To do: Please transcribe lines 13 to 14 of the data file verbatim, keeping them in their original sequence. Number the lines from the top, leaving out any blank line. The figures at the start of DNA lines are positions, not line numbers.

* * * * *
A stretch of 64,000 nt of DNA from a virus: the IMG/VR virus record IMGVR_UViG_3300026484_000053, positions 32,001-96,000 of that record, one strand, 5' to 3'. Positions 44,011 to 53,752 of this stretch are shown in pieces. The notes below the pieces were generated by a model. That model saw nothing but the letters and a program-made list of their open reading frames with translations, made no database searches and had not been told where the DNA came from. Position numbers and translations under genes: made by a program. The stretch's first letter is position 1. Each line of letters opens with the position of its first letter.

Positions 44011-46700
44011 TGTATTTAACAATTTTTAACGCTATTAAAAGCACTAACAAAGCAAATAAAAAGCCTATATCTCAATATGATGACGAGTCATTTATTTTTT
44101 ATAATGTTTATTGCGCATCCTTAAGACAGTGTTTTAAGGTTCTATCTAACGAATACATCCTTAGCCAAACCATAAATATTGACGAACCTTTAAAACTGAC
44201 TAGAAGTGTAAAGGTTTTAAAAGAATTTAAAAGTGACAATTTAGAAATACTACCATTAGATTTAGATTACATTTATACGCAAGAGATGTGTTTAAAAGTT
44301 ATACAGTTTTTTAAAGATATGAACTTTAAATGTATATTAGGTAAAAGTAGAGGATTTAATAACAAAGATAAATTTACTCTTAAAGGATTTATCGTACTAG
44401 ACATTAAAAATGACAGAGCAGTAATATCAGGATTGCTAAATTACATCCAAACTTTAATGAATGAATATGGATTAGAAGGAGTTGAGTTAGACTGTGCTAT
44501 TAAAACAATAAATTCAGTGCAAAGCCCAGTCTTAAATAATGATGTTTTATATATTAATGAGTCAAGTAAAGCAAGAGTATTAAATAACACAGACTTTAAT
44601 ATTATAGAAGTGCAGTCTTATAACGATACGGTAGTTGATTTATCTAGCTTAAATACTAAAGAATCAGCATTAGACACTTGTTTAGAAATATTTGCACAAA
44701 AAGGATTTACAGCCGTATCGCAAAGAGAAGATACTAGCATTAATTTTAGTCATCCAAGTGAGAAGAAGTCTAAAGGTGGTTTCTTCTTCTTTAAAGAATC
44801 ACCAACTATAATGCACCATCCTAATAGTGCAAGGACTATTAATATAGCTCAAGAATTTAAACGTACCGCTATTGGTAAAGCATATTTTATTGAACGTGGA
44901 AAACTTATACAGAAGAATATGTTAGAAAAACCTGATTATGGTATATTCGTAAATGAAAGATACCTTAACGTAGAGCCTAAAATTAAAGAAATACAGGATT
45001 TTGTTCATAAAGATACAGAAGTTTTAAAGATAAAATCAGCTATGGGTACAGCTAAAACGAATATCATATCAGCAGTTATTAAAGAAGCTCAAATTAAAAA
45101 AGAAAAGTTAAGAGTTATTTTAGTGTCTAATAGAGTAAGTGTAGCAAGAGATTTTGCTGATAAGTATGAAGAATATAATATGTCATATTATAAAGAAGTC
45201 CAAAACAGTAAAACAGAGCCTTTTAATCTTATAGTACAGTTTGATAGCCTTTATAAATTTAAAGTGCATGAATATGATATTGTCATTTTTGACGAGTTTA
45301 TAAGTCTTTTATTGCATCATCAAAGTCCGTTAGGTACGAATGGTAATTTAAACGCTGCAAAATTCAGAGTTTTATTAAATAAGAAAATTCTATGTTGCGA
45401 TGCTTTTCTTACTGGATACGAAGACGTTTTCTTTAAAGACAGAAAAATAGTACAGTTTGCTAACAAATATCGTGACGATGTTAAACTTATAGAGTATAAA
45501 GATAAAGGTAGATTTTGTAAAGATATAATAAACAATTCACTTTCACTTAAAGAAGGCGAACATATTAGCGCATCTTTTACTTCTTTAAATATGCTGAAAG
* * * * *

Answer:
45001 TTGTTCATAAAGATACAGAAGTTTTAAAGATAAAATCAGCTATGGGTACAGCTAAAACGAATATCATATCAGCAGTTATTAAAGAAGCTCAAATTAAAAA
45101 AGAAAAGTTAAGAGTTATTTTAGTGTCTAATAGAGTAAGTGTAGCAAGAGATTTTGCTGATAAGTATGAAGAATATAATATGTCATATTATAAAGAAGTC